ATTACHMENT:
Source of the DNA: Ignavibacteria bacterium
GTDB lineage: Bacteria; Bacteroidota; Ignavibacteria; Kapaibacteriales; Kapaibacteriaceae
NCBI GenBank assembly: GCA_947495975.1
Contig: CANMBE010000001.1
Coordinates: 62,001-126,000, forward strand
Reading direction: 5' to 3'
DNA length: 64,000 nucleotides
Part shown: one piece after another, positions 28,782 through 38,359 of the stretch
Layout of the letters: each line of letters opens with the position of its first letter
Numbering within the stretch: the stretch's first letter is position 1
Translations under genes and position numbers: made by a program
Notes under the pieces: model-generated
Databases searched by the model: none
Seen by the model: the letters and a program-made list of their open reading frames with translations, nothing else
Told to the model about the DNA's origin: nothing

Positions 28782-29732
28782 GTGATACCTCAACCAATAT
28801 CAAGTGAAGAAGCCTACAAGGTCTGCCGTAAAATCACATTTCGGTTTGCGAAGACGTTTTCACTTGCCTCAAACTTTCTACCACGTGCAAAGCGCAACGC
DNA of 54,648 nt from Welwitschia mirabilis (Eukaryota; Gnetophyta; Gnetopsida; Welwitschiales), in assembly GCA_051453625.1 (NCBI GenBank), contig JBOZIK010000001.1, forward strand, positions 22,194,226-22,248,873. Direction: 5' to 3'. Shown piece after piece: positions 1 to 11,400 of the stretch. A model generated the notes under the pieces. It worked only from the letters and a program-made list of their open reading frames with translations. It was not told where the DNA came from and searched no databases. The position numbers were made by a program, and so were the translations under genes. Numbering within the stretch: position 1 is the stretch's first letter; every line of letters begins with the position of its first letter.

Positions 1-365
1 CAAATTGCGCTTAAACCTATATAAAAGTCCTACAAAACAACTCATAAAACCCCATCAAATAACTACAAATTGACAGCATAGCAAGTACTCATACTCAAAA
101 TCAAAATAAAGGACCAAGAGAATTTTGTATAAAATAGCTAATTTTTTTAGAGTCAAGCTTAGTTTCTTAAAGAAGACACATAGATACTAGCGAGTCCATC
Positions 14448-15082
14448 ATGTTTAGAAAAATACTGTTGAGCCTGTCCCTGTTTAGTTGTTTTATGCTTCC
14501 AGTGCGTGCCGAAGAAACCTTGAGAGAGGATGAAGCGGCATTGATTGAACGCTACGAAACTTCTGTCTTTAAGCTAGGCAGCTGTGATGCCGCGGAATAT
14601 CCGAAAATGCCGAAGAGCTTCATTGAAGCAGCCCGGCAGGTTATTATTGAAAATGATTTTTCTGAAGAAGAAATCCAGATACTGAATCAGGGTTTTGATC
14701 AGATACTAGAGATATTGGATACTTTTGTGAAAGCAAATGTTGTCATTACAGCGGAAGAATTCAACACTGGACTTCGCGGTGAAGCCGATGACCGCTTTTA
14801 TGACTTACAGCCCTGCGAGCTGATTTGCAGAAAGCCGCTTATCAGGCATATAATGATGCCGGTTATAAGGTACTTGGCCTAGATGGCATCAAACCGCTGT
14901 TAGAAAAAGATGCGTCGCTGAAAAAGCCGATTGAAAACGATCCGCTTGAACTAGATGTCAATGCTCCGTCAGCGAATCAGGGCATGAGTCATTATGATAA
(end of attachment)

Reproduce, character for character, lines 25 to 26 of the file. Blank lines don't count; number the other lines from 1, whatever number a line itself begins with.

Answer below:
14501 AGTGCGTGCCGAAGAAACCTTGAGAGAGGATGAAGCGGCATTGATTGAACGCTACGAAACTTCTGTCTTTAAGCTAGGCAGCTGTGATGCCGCGGAATAT
14601 CCGAAAATGCCGAAGAGCTTCATTGAAGCAGCCCGGCAGGTTATTATTGAAAATGATTTTTCTGAAGAAGAAATCCAGATACTGAATCAGGGTTTTGATC